Illustration by Keith Brown
The Easy (Mac) Life
The Easy (Mac) Life
Ramen every night might cut food costs, but keep in mind that cheap college living requires more than a high tolerance for salty, freeze-dried noodles.
Being frugal is a lot like keeping off the freshman fifteen: It’s a practice in self-control. Eat in the dining halls instead of restaurants. Buy only what you need. Pass up the most up-to-date electronics for the basic models.
Not all expenses, however, will come down to saying no. Textbooks run upward of $150 apiece. Linda Mackey, the financial aid director at Central Methodist University in Fayette, says that students often underestimate the educational costs of their college. “They’re not prepared for expenses other than tuition, such as books.” She suggests that students come to college with a budget that allows for $900 a year for textbooks.
A good way to limit costs, Linda says, is to limit purchases made on credit. College students have easy access to student loans, but they should be careful not to take out more than what school fees ask for. School loans and credit scores follow you long after you get your diploma. “A lot of students borrow more than they need to and use the money to buy a new car,” Linda says. Instead, she says, students should take advantage of work-study programs to help pay for school expenses.
College finances might be a challenge, but finding cheap things to do for fun is easy. Campuses often offer free or reduced-price entertainment for students through student activities organizations. Truman State’s Student Activities Board offers free events such as movies, music, and comedy shows for its students. So does Mizzou After Dark and Missouri State’s Student Activities Council.
At the state’s largest campus, the University of Missouri at Columbia, students have their own opinions about how to cut their spending.
One of the easiest ways to cut costs is to live in the dorms. Alexandra Bennett, a nineteen-year-old theater major from Boonville, says she’s living in a residence hall for a third year because they don’t have extra utilities fees. Cable and internet are standard. The campus also has free wireless internet that comes in handy when off-site internet fails, says chemistry major Sarah Hirner from West Plains.
Alexandra says she takes advantage of the Mizzou After Dark activities and dollar-movie rentals in MU’s student union. Downtown Columbia also has inexpensive events. Sarah says she scopes out coffee shop bulletin boards for free nighttime activities.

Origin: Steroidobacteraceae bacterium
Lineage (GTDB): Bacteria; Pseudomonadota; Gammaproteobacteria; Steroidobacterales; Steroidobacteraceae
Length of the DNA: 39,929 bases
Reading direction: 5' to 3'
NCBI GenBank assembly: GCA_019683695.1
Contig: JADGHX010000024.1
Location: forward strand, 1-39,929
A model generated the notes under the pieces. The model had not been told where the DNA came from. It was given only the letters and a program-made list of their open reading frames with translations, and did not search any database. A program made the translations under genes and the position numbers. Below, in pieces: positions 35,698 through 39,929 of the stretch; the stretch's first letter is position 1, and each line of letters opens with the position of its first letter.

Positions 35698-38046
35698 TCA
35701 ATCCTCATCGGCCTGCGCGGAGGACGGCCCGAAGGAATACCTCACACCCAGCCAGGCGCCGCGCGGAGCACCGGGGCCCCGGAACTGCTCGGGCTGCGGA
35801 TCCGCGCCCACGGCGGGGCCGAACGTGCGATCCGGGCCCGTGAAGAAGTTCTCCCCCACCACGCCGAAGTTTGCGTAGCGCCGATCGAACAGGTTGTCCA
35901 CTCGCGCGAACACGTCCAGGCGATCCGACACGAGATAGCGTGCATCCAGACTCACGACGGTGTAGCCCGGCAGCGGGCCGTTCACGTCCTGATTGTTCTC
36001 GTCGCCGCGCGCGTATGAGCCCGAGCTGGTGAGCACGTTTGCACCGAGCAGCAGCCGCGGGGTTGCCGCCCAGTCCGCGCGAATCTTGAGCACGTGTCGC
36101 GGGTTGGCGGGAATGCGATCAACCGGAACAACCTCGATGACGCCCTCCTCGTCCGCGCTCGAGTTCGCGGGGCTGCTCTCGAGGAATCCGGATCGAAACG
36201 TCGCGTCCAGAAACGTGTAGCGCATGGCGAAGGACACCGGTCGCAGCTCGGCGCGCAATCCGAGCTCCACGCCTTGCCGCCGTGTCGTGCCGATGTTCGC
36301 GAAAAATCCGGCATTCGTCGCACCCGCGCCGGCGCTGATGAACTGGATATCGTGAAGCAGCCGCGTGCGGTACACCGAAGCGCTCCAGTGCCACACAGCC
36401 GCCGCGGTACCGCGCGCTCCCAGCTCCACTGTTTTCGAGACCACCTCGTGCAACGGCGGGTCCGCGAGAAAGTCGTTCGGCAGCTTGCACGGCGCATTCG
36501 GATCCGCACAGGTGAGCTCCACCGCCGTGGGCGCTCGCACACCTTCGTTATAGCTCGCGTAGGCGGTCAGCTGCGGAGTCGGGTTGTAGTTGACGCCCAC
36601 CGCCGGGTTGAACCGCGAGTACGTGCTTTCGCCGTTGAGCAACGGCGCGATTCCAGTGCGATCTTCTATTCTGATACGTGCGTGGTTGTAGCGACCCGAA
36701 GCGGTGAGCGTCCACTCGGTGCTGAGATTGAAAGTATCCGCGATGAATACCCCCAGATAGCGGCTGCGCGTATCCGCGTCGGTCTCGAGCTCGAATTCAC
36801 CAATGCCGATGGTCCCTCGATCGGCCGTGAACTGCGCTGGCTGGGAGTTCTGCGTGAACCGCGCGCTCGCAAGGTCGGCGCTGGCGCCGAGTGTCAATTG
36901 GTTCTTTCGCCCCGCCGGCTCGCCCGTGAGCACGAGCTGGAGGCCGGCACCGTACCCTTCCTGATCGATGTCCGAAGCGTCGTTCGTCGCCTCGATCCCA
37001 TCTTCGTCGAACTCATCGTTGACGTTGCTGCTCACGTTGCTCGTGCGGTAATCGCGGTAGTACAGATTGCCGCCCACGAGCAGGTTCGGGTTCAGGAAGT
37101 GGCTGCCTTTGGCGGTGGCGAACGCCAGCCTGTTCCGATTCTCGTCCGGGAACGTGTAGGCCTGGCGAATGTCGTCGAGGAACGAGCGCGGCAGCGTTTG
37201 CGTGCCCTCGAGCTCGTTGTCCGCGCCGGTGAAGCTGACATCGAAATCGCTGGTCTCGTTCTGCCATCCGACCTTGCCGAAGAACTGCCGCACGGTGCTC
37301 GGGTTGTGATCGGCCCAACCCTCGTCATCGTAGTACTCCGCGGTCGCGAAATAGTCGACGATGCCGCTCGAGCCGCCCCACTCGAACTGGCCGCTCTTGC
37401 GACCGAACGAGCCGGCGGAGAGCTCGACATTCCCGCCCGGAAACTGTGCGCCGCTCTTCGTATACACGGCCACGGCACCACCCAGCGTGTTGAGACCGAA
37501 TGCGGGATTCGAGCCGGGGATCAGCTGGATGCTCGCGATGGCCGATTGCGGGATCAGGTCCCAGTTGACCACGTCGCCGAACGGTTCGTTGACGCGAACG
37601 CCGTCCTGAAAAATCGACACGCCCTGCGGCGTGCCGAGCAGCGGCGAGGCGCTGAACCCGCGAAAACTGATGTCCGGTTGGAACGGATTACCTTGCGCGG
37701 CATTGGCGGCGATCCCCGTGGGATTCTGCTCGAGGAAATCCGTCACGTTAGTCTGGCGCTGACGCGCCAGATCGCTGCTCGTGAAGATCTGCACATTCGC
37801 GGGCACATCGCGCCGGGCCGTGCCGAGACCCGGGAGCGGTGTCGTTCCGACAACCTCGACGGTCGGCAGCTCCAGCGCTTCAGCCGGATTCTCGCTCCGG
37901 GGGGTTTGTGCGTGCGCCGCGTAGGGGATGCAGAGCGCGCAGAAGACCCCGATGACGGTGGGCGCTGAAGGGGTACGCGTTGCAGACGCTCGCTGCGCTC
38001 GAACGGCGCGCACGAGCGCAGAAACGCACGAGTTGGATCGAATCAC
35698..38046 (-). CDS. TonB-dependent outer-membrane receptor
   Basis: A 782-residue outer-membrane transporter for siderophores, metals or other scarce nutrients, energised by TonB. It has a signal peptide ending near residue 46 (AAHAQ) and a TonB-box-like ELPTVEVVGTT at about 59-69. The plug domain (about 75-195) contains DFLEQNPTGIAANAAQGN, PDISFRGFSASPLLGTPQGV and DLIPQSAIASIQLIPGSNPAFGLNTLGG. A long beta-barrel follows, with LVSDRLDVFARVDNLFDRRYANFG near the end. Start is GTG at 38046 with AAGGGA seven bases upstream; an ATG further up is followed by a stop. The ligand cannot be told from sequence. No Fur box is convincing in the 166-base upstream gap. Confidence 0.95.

Nineteen-year-old St. Louis native Sam Reed says campus dining saves cash, too.
Student for Hire
Sara Ridley, an eighteen-year-old music education student from Fallbrook, California, says she works part time at Target to bring in some spending money. She follows the advice of her high school government teacher. “Whatever income I get, I put 10 percent in savings.” That includes birthday money, Sara says.
Some students find it easier to work when they’re not in school. “Every time I go home, I work every day and don’t spend much money,” Sam says. He tries to cut down on his spending vices such as McDonald’s and tanning while he’s at school. Sam says the no-McDonald’s rule is hard, as MU has one across from its library.
When she’s looking for things to do, Sarah thinks outside of the usual dinner and movie options. “I do a lot of outdoors stuff—Frisbee, bonfires,” Sarah says. “CoMo’s pretty great for that.”
Sarah also saves by cooking at home. She’s found that fruits and vegetables are not as expensive as some people make them out to be. Tuna and Ramen are also good stand-bys, she says.
Piano performance major Anne Robinson from Hannibal says she cuts corners on shopping and transportation. She prefers second-hand clothing and uses her bicycle as much as she can. “I try to bike downtown instead of drive,” she says. She recommends that students stay away from cards of any kind. “No credit cards, no plastic,” Anne says. “Just don’t do it.”
But college isn’t all textbook fees and self-denial. A purchase that follows a difficult exam can feel deserved. “It’s okay to reward yourself,” May graduate and Ste. Genevieve native Jason Viox says.
After all, if you overspend a little, there are always Ramen noodles for dinner.